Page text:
Exercising and Fitness Articles
Drafting well-researched and compelling/informative web-content on various genres of weight loss techniques, protein supplements, flexibility/ endurance/ aerobic/ anaerobic exercises have been the prime highlight of my Freelancing stint during the last few months. Focusing on supplements, body-building regimes, dietary charts, and lifestyle problems are few of our specialized areas.
Exercising and Maintaining a Routine
Regular exercising helps in increasing stamina, build a stronger heart and even relieve stress. In order to start a healthy exercising routine, it is important to find out the different types of exercise you can fit into your routine.
A majority of our articles are targeted towards fitness enthusiasts, striving to sustain a periodic exercising routine. Constant traveling for work is one issue which many faces while trying to maintain the regime. We have been writing on a plethora of niches covering Flexibility Exercises, Weight lifting, Aerobic/ Anaerobic Exercise, Endurance and Strength Exercises. Here are some of the key snippets.
- Flexibility Exercises: These are related to stretching which improves movements and strengthens joints. Good for those recovering from serious injuries which might have restricted movements.
- Pilates is one exercise which improves both flexibilities and also helps in strengthening the core, which includes your back and abdomen.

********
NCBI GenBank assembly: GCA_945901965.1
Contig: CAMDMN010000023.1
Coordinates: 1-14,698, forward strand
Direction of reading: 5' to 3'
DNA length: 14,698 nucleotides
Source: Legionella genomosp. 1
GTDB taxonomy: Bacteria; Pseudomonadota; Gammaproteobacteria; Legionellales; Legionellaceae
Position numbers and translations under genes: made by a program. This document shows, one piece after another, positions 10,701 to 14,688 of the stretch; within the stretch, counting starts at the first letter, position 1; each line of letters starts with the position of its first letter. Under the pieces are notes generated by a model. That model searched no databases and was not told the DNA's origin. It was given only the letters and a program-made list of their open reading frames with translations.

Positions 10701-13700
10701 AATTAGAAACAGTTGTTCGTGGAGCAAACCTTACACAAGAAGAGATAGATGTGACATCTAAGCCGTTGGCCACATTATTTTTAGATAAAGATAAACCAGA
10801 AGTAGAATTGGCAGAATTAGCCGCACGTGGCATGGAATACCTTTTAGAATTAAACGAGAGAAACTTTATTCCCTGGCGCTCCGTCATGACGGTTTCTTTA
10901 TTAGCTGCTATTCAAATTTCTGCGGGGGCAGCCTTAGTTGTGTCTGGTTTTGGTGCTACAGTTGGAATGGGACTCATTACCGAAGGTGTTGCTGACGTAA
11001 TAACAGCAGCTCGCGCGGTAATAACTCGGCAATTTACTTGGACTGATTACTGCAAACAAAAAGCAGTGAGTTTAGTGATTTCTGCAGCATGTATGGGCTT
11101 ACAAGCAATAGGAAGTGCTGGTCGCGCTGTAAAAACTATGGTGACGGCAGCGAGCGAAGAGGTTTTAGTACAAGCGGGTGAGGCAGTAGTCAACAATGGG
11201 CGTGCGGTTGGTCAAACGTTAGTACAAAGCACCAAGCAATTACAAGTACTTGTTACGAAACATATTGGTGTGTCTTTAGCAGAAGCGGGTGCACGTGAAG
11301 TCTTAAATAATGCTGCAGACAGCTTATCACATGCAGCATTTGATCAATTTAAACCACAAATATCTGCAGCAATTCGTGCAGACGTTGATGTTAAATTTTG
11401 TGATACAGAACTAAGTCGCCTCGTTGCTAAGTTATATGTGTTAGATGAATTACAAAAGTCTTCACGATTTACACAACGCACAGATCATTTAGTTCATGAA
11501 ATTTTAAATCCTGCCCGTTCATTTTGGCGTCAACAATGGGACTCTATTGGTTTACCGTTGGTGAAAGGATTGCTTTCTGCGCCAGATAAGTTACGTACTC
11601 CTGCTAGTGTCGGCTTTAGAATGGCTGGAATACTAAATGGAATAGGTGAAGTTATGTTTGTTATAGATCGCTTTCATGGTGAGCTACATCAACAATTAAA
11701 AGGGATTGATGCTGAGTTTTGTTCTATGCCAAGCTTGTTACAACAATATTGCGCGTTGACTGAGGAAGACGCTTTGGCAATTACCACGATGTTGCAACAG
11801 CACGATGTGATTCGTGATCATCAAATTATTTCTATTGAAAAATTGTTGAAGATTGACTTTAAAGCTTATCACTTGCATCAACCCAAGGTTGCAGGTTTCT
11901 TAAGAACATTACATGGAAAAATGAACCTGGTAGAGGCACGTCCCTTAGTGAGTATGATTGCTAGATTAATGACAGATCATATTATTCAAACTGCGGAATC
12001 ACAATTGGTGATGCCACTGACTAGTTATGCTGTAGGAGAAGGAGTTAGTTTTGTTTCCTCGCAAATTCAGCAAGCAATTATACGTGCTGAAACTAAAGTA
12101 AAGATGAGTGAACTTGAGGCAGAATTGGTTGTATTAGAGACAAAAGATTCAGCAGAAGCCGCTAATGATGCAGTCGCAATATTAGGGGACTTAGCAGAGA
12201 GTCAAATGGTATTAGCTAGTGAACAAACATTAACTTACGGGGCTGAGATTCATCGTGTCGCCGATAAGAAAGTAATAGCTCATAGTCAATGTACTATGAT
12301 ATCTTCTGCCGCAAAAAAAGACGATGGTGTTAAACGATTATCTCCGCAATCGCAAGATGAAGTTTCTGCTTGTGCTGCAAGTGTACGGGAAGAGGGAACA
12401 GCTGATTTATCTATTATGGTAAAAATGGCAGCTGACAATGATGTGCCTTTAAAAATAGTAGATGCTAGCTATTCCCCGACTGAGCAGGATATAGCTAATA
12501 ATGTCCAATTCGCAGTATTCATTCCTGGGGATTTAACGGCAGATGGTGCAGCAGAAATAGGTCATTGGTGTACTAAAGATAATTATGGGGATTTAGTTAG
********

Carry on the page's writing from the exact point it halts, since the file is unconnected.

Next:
- Another type of exercise routine which helps in flexibility and improves in relieving stress is Tai Chi. Tai Chi consists of gentle motions which can be adopted by anyone thus making it universally suited.
- Aerobic Exercises: These exercises focus mainly on strengthening your heart muscles and are thus referred to us cardio exercises. The examples of such exercises are hiking, running, cycling and even walking.
- Anaerobic Exercises: These exercises help in increasing muscle strength. All types of weight training fall under this category.
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- A warm-up period performing 5 to 10 minutes of low-level aerobic activity will get your blood flowing and increase the temperature of your muscles. All of which help the body adjust to the demands that will be placed on it during exercise.
- A review study in the British Journal of Sports Medicine found that up to 80 % of recreational runners who log more than three miles workout eventually suffer a lower-body injury, such as hip pain, runner’s knee, shin splints, and tendinitis.
- The active threat of running is overuse injuries. So increase your mileage by 10 % every week or, if switching from the treadmill to outdoor running, cut your mileage in half and then build up by 10 %.
- Cross Fit is jam-packed with exercises — squats, pull-ups, box jumps — done at a high intensity, at a fast pace, and with little rest.
- The results of Weight lifting exercises can be most satisfactory from all the possible workouts but the highest rate of injuries happens from it. Knee extension machine should be skipped because it can lead to osteoarthritis. The pull-down motion forces shoulder joints to work in poor alignment; leaning forward strains neck muscles so skip the behind-the-neck lat pull-down.